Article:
Migrating your website can be a huge addition to your company’s SEO performance. For instance, it’s an excellent way to improve site speed and user experience, both of which are essential ranking factors in SEO.
A poorly executed site move can have the opposite effect on your organic results. Your brand could totally disappear from the SERPs and take months to recover from such a huge hit.
That’s why it’s important to gain in-depth knowledge about site migrations, how they can hurt SEO, and how you can prepare your website properly for a successful site move.
Which is exactly what we’re going to teach you in the rest of this guide.
Let’s jump right in.
What is a Site Migration?
Google defines site migrations as the process of moving a website to a new CMS platform, hosting provider, or server. And that’s regardless of the changes that could happen or not happen to the site’s URL.
So, we can split website migrations into two types:
- Site migrations with URL changes — such as moving from HTTP to HTTPS
- Site moves with no URL changes, which often happen when you decide to move your domain to a new host or server
A basic site redesign, even when creating new pages, isn’t considered a site migration. Simply because that doesn’t have any impact on your SEO performance.
Why Migration Your Website is Often a Necessity
A site migration helps you move closer to an SEO-friendly website by improving your site speed, core web vitals, and site security. It also enables you to enhance the user experience by improving your URL structure and site navigation.
Those are some of the main ranking factors for search engines today.
On top of that:
Your audience will notice little to no changes on your website as the migration occurs. You’ll get visitors from all the traffic sources you had before, including traffic from organic results, visitors from direct links, and your social media followers.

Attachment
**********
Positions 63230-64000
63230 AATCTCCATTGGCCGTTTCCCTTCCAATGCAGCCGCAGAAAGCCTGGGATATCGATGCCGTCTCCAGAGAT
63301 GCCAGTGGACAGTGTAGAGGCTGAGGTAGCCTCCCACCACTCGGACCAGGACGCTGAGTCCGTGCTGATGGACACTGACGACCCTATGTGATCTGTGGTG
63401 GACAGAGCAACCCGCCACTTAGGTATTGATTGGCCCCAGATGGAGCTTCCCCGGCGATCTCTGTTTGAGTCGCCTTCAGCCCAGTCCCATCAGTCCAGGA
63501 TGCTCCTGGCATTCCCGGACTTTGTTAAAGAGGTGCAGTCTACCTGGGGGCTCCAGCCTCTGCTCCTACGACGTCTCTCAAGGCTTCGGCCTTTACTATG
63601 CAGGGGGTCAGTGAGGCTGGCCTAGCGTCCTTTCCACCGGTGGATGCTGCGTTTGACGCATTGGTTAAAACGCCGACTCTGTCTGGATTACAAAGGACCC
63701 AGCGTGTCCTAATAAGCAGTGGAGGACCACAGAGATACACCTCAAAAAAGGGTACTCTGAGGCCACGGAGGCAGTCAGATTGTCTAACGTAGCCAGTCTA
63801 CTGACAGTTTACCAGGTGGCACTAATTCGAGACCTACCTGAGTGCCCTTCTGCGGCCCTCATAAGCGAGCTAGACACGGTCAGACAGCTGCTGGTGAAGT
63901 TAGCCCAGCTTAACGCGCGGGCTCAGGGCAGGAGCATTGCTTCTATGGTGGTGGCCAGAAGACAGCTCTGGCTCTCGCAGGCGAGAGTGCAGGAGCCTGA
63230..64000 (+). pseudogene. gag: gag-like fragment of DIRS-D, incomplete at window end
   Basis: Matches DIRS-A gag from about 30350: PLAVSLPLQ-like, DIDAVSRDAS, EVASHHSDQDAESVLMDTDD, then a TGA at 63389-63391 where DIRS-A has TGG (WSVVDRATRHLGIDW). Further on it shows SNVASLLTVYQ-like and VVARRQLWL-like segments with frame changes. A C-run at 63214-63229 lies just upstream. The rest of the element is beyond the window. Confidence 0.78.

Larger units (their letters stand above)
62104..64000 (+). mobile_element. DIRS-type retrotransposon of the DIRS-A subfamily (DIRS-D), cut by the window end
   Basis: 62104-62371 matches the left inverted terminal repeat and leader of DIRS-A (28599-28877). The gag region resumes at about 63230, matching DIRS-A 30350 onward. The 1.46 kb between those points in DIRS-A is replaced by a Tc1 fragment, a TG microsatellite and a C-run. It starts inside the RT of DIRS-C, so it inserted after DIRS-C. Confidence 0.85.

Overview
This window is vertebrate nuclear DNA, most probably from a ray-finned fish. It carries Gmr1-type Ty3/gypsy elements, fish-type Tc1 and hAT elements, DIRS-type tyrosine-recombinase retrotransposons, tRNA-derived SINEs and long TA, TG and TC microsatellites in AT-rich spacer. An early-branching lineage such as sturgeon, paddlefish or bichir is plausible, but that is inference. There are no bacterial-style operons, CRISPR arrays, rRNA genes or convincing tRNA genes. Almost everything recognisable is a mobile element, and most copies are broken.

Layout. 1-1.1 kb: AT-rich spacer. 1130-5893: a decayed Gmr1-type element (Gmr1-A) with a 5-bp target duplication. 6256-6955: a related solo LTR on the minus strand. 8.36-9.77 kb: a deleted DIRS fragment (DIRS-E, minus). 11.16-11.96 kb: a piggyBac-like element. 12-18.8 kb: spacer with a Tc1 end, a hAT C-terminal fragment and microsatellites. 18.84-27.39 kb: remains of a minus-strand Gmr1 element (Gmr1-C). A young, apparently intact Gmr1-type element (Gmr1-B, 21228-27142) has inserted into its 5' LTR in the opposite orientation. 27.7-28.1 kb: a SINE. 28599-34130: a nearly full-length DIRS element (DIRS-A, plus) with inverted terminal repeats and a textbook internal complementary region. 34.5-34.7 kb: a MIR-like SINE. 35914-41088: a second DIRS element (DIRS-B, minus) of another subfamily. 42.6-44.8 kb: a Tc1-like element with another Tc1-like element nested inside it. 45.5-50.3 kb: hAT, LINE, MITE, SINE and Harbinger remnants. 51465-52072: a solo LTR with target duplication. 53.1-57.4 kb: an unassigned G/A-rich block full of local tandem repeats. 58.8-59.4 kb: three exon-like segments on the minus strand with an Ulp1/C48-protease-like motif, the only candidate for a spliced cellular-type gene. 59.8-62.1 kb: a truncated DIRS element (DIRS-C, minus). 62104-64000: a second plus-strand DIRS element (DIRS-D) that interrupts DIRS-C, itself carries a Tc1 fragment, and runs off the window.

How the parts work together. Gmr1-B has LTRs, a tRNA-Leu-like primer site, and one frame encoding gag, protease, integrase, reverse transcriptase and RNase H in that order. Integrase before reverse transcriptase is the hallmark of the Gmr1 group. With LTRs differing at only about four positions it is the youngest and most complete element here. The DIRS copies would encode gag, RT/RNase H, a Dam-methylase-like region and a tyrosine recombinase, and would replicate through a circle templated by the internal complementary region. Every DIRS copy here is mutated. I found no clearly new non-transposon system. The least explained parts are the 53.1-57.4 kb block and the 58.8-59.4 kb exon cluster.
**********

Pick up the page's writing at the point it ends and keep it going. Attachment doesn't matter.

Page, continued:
The best part of it all?
Google will observe how you’ve improved your site to better match its standards and ranking signals. In return, your pages will get even higher rankings and generate more organic traffic in the weeks following the site update.
How a Site Migration Could Often Hurt SEO
In an ideal world, your site move will be perfect in all its stages.
Every step in the migration process goes successful — and it all ends with your SEO results going through the roof.
But in the real world, things can go wrong all the time.
A single mistake can significantly hurt your SEO progress and have the opposite effect of what you wished for. That’s even more likely to happen with larger websites with a more complex structure.
The results of a failed site migration can be:
- A decrease in the number of high ranking pages in the SERPs
- A massive drop in traffic from various sources (mainly organic traffic)
- Manual penalties from search engines (for duplicate pages, broken links, crawling issues)
- Algorithmic penalties for not following Google Webmaster Guidelines
The good news is:
You can avoid all these losses if you’re careful with each step in your site migration. In the rest of this guide, you’ll learn what you can do to ensure a successful site move and maximize your SEO results.
How to Perform A Site Migration Without Hurting Your SEO
To simplify the process for you, we’ll divide the process into three stages:
- The Planning Stage (Pre-Launch)
- The Development stage (Launch)
- The Monitoring stage (Post-Launch)
In this part, we’ll dive into each phase separately:
The Planning Stage
It’s essential to be clear from the start on why you’re migrating your website. Unless the benefits are obvious and worth the move, it’s better to keep your website as it is.